Eczema Boil – What is it?
This image was the banner for the site for awhile, but I realized I’ve never properly posted it here. Below is a macro of an eczema boil on my foot, the place I most frequently have them. Gory details of self-maintenance ahead – you’ve been warned!
They act and feel different from normal boils, being specific to eczema. Inside the ‘bubble’ is clear fluid, which burns and itches if it contacts the skin. Eczema itself is named for this symptom; meaning to boil over or erupt.
The best way I find to care for these is to open them carefully – tweezers or needles work well – and drain the fluid. Puncturing the boil shouldn’t hurt as it simply full of fluid. [It may hurt if the skin is aggravated, but that’s just a general part of eczema.] I remove enough of the skin forming the boil so that the wound can’t immediately close itself and refill, but be careful not to tear off skin that’s living. A delicate touch is always best with skin maintenance.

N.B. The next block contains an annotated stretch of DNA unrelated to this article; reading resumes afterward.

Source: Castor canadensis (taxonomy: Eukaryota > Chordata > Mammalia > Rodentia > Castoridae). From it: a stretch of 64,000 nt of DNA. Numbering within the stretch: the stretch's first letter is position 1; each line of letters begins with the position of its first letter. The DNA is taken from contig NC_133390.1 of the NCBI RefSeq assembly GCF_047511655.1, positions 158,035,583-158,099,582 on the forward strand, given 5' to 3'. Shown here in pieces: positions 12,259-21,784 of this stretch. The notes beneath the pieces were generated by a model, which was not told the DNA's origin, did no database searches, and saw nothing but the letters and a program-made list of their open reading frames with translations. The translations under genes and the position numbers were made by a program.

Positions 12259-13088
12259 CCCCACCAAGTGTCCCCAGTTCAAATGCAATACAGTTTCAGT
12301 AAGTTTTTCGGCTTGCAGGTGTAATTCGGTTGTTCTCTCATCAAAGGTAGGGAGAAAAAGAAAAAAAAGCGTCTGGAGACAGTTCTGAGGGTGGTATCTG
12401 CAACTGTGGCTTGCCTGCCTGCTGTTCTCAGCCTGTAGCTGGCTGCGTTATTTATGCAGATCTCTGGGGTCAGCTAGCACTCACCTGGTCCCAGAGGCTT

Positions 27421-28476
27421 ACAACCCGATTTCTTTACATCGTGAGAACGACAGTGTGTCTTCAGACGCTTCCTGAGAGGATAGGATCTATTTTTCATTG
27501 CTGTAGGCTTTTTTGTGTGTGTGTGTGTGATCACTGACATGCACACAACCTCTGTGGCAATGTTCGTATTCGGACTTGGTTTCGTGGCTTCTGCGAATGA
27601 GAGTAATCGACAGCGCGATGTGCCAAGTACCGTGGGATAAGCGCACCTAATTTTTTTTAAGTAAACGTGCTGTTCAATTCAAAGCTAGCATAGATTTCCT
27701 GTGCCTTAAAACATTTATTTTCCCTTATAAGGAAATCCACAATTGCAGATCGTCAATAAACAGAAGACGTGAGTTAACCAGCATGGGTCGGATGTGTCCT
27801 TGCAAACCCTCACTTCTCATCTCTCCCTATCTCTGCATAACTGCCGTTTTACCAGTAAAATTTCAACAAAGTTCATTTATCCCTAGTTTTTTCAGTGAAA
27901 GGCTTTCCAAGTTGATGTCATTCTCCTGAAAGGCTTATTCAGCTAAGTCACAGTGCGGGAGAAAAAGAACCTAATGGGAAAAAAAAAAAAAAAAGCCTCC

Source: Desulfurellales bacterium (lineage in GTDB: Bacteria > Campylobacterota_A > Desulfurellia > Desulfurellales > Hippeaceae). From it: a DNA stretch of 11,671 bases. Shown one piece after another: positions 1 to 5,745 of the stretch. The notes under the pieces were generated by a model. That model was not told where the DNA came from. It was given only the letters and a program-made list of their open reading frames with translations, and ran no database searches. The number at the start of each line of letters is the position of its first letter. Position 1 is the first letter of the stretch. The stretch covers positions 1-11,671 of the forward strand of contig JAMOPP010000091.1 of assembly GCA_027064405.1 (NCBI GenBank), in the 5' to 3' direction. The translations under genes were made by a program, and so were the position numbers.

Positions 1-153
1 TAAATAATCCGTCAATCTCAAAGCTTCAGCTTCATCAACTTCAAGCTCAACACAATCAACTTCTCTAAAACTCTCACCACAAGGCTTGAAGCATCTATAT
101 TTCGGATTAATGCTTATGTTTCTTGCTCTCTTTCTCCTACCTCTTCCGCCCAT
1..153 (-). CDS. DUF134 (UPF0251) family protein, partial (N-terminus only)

After the fluid is gone it will probably continue to ooze a little, and it’s good to put a thin, soft piece of cotton over the area as a bandage so that the oozing won’t spread and create a rash. Since my feet break out the most I have a few pairs of thin, very soft cotton socks that I use for this purpose. Also, wash the wounds at least once a day to make sure they’re clean. These heal very fast compared to other kinds, like the stereotypical arm or knee scabs. However they also come back quickly. I usually have at least one a day.